The common types of guava include apple guava, yellow-fruited cherry guava, strawberry guava, and red apple guava. Guava is mostly eaten raw (when ripe or semi-ripe) or consumed in the form of juice, jams, and jellies. Some say it has a floral taste, a cross between a pear and a strawberry.
The most frequently eaten species, and the one often simply referred to as “the guava”, is the apple guava (Psidium guajava). Guavas are typical Myrtoideae, with tough dark leaves that are opposite, simple, elliptic to ovate and 5–15 centimetres (2.0–5.9 in) long. The flowers are white, with five petals and numerous stamens. The fruits are many-seeded berries. It is known as payara in Thailand and bayabas in the Philippines. Other common names are peru (derived from pear) and amrood.
Guavas are of interest to home growers in subtropical areas as one of the few tropical fruits that can grow to fruiting size in pots indoors. When grown from seed, guavas bear fruit as soon as two years and as long as 40 years
Guava fruits, usually 4 to 12 centimetres (1.6 to 4.7 in) long, are round or oval depending on the species. They have a pronounced and typical fragrance, similar to lemon rind but less sharp
What makes it special is that increasing the shelf life of this fruit does not require excessive use of chemicals or pesticides as in the case of grapes, apple, and other “exotic” fruits. It is one of the least chemically treated and sprayed fruits
- Guava wood is used for food smoking in Hawaii and is used for barbecues
- Guavas are rich in dietary fiber and vitamin C, with moderate levels of folic acid. Low in calories per typical serving, and with few essential nutrients, a single common guava fruit contains 257% of the Daily Value (DV) for vitamin C. It also contains vitamin A, E, B, as well as potassium, phosphorus, magnesium, calcium, sodium, copper, selenium, and zinc.
- Controls Diabetes as It Helps Reduce Blood Glucose (due the content in fiber)
- Guava is one of the richest sources of vitamin C and iron among fruits
- Prevents Hair Loss and Even Boost Hair Growth.
- The fruit, leaf, and fruit juice are used as medicine.
- Guava helped reduce LDL cholesterol levels and blood pressure in study participants
- Hormones : Guava is a good source of copper, a mineral important for regulating metabolism by helping to control hormone production and absorption
- Skin : improves texture of skin and prevents premature aging, thanks to the astringents it contains (specially in the immature variety). Besides eating it, you can use it by rinsing your skin with a decoction of its immature fruit and leaves. It will tone and tighten the area of loosened skin where it is applied
- Scurvy : guavas contain 4 times more vitamin C than oranges
- Diarrhea & Dysentery : Whether you chew on its leaves or eat the raw fruit, the astringent qualities add substance to loose bowels and reduce the symptoms of diarrhea. It can cure dysentery by inhibiting microbial growth and removing extra mucus from the intestines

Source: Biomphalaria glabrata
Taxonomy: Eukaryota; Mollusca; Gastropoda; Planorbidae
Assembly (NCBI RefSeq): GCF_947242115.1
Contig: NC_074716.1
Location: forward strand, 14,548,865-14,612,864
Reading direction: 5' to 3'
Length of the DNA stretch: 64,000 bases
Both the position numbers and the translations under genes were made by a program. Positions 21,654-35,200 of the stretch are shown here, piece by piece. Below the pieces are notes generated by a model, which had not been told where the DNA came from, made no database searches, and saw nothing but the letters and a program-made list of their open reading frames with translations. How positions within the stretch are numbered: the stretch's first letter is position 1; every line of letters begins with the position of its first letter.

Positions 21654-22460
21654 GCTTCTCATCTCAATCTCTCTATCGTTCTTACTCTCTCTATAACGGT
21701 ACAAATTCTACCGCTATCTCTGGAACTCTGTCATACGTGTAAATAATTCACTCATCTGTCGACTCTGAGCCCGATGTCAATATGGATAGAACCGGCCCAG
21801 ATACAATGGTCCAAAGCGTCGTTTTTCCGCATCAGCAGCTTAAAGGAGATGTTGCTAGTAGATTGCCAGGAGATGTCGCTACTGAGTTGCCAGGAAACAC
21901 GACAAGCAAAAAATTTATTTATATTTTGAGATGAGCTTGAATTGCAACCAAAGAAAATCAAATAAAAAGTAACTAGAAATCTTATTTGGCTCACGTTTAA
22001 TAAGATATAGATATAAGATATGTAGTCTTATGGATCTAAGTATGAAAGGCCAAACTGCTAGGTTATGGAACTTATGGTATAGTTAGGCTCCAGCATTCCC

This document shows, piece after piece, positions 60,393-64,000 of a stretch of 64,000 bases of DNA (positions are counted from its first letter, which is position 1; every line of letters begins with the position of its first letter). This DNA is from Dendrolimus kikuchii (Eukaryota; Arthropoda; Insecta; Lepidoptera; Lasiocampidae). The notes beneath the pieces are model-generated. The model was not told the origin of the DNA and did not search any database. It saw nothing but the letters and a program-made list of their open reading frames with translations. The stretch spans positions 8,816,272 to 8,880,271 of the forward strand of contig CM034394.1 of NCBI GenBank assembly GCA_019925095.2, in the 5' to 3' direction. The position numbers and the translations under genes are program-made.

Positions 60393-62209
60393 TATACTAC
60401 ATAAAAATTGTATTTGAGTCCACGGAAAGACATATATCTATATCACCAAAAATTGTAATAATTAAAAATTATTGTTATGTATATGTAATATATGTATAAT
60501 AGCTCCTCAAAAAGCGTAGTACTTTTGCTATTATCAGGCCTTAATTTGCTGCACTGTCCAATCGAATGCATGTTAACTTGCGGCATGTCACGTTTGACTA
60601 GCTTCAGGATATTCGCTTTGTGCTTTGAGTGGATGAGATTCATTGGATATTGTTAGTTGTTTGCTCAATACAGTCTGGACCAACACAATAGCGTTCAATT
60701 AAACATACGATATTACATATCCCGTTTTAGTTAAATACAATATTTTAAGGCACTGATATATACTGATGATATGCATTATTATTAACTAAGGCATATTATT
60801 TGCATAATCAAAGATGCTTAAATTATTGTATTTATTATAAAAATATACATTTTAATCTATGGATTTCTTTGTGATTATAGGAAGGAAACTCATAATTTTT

- Disinfectant and anti-bacterial properties
- Vision : guava improves eyesight thanks to vitamin A. It can help slow down the appearance of cataracts, macular degeneration
- Constipation : its seeds serve as excellent laxatives
- Brain Health : Vitamin B3 (also known as niacin) can increase blood flow and stimulates cognitive function, whereas vitamin B6 is a nutrient correlated with brain and nerve function
- Treats Cough & Cold : the guava leaf extract is anticough and antimicrobial. Juice of raw and immature guavas, or a decoction of its leaves, is very helpful in relieving coughs and colds by reducing mucus, disinfecting the respiratory tract, throat, and lungs, and inhibiting microbial activity with its astringent properties.
- Dental care : The juice of guava leaves has been known to cure toothaches, heal swollen gums and oral ulcers.
- In Mexico and other Latin American countries, the guava-based beverage agua fresca is popular. The entire fruit is a key ingredient in punch, and the juice is often used in culinary sauces (hot or cold), ales, candies, dried snacks, fruit bars, and desserts, or dipped in chamoy. Pulque de guava is a popular alcoholic beverage in these regions.
- In many countries, guava is eaten raw, typically cut into quarters or eaten like an apple, whereas in other countries it is eaten with a pinch of salt and pepper, cayenne powder or a mix of spices (masala)
- Guava is a popular snack in Taiwan, sold on many street corners and night markets during hot weather, accompanied by packets of dried plum powder mixed with sugar and salt for dipping.
- Guava juice is popular in many countries. The fruit is also often included in fruit salads.
- Because of its high level of pectin, guavas are extensively used to make candies, preserves, jellies, jams, and marmalades
- Red guavas can be used as the base of salted products such as sauces, substituting for tomatoes, especially to minimize acidity. A drink may be made from an infusion of guava fruits and leaves
- The fruit can be halved, then the fibrous center and the seeds removed. The fruit can then be used as a topping or eaten raw, made into candies or jellies, or blended in a fruit/vegetable smoothie. Alternatively, it can be juiced, making a delicious and healthy beverage.
- Seeds are edible and contain lots of fiber
- The ripe fruit should be avoided by people who are suffering from cough and cold, as it can exacerbate the problem.
- Avoid drinking water immediately after eating the fruit as it can lead to a sore throat.
- Medicines that have a huge concentration of guava may not be suitable for pregnant or breastfeeding women. It is always better to eat the fruit in its natural form